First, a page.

3. If an order cannot be fulfilled and it has 0 minutes remaining, then it expires and should be removed
from the orders list.
run for time run time advances the time by run time minutes, resolving all events (as described above
in the run until next description) that could happen in that timespan. It also updates the times
remaining on orders and items that are cooking.
add order order ID promised time number of items item1 item2 … itemN is used to add a new
order to the list of pending orders. This list should be kept sorted by shortest time remaining, with
ties resolved by order ID. The ID is a positive number and you can assume our input does not contain
any duplicate IDs. The promised time is the number of minutes the store has promised to complete
the order in, this will always be 0 or larger. The rest of the command is a count of items in the order,
followed by strings describing each item.
add item cook time item name adds a new item to the kitchen’s list of items being cooked. cook time
specifies how long is left before an item is considered completely cooked and will always be 0 or larger.
If cook time is 0, the add item command still should add the item to the “being cooked” list. This
list is sorted by smallest remaining cook time, with ties being broken by which name comes first
print orders by time outputs the order list sorted as described in the add order command.
print orders by id outputs the order list sorted by smallest ID first. Since IDs are unique, there is no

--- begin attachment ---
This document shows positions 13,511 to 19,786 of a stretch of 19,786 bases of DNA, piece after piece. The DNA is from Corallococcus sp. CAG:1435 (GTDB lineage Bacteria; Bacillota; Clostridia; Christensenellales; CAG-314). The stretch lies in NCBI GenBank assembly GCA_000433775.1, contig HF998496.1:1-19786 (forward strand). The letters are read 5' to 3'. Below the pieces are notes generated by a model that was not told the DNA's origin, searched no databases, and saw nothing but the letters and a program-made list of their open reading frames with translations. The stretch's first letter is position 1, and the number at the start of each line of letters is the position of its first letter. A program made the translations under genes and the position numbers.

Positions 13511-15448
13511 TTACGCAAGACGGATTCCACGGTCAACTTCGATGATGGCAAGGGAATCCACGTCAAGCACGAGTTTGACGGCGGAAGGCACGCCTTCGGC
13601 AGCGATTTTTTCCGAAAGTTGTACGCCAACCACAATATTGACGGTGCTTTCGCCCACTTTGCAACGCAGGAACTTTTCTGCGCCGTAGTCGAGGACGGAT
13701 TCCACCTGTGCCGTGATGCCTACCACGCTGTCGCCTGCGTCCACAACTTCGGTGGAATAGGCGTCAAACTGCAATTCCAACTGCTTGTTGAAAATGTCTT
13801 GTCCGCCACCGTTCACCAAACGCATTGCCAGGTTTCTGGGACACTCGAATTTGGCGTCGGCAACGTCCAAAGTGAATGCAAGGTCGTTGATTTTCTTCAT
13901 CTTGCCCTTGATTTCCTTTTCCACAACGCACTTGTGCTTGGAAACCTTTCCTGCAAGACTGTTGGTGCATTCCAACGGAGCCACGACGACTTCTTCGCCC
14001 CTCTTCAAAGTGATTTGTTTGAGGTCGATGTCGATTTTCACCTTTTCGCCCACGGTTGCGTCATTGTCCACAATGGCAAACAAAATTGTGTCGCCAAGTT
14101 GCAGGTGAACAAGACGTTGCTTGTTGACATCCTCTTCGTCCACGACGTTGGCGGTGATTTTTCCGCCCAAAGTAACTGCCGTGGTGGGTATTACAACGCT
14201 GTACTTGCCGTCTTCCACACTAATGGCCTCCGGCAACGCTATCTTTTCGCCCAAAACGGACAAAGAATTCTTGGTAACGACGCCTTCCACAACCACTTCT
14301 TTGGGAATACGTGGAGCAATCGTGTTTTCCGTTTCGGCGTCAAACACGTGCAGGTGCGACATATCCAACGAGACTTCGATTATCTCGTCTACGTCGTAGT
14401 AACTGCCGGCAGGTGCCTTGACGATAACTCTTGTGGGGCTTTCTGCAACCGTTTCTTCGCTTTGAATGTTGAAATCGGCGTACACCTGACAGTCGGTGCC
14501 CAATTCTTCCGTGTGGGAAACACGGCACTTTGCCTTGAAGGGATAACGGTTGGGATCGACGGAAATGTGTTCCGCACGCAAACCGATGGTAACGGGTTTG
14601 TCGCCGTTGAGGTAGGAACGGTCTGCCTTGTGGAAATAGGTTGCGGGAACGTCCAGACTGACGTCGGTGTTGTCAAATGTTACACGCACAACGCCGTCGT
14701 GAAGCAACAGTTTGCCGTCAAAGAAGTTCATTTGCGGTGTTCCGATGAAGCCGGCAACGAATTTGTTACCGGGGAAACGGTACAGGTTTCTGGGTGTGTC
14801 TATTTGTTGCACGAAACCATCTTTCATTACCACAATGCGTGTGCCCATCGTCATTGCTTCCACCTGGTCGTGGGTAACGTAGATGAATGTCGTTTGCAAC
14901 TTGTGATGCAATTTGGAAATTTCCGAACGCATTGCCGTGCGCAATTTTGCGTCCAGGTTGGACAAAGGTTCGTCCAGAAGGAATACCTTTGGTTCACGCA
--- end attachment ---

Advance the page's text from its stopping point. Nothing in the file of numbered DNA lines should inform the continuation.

behavior specified for ties.
print kitchen is cooking outputs the list of items that have not finished cooking (can include items with
0 minutes left), in the order described in the add item command.
print kitchen has completed outputs the items that have been completely cooked in the order they were
All of the normal output of the program should be written to cout. Please consult the provided output files
carefully as they demonstrate output formatting that may not be described in this handout.
Assignment Requirements, Hints, and Suggestions
• You may not use vectors or arrays for this assignment. Use STL lists instead. You may not
use maps, or sets, or things we haven’t seen in class yet.
• We have provided a partial implementation of this program, focusing on input parsing and an algorithm
for determining if an order can be fulfilled. There are member function calls to our versions of the
Order and Item classes, so you can deduce how some of the member functions in our solution work.
You are strongly encouraged to examine this code carefully and follow the interfaces suggested in the
• In your README.txt file, provide an order notation analysis of each operation. Refer to the provided
README.txt for which variables your order notation can use.
• Do all of your work in a new folder named hw4 inside of your homeworks directory. Use good coding
style when you design and implement your program. Be sure to make up new test cases to fully test
your program and don’t forget to comment your code! Use the template README.txt to list your
collaborators, your time spent on the assignment, and any notes you want the grader to read. You
must do this assignment on your own, as described in the “Collaboration Policy & Academic Integrity”
handout. If you did discuss the problem or error messages, etc. with anyone, please list their names in
your README.txt file.
• To encourage your fluency with the traditional step-by-step debugger we will post an additional Crash
Course in C++ module: ”Lesson 12: Debugger Use”. Completing this module before Friday February
18th at 11:59pm will be worth a small number of extra credit points on Homework 4.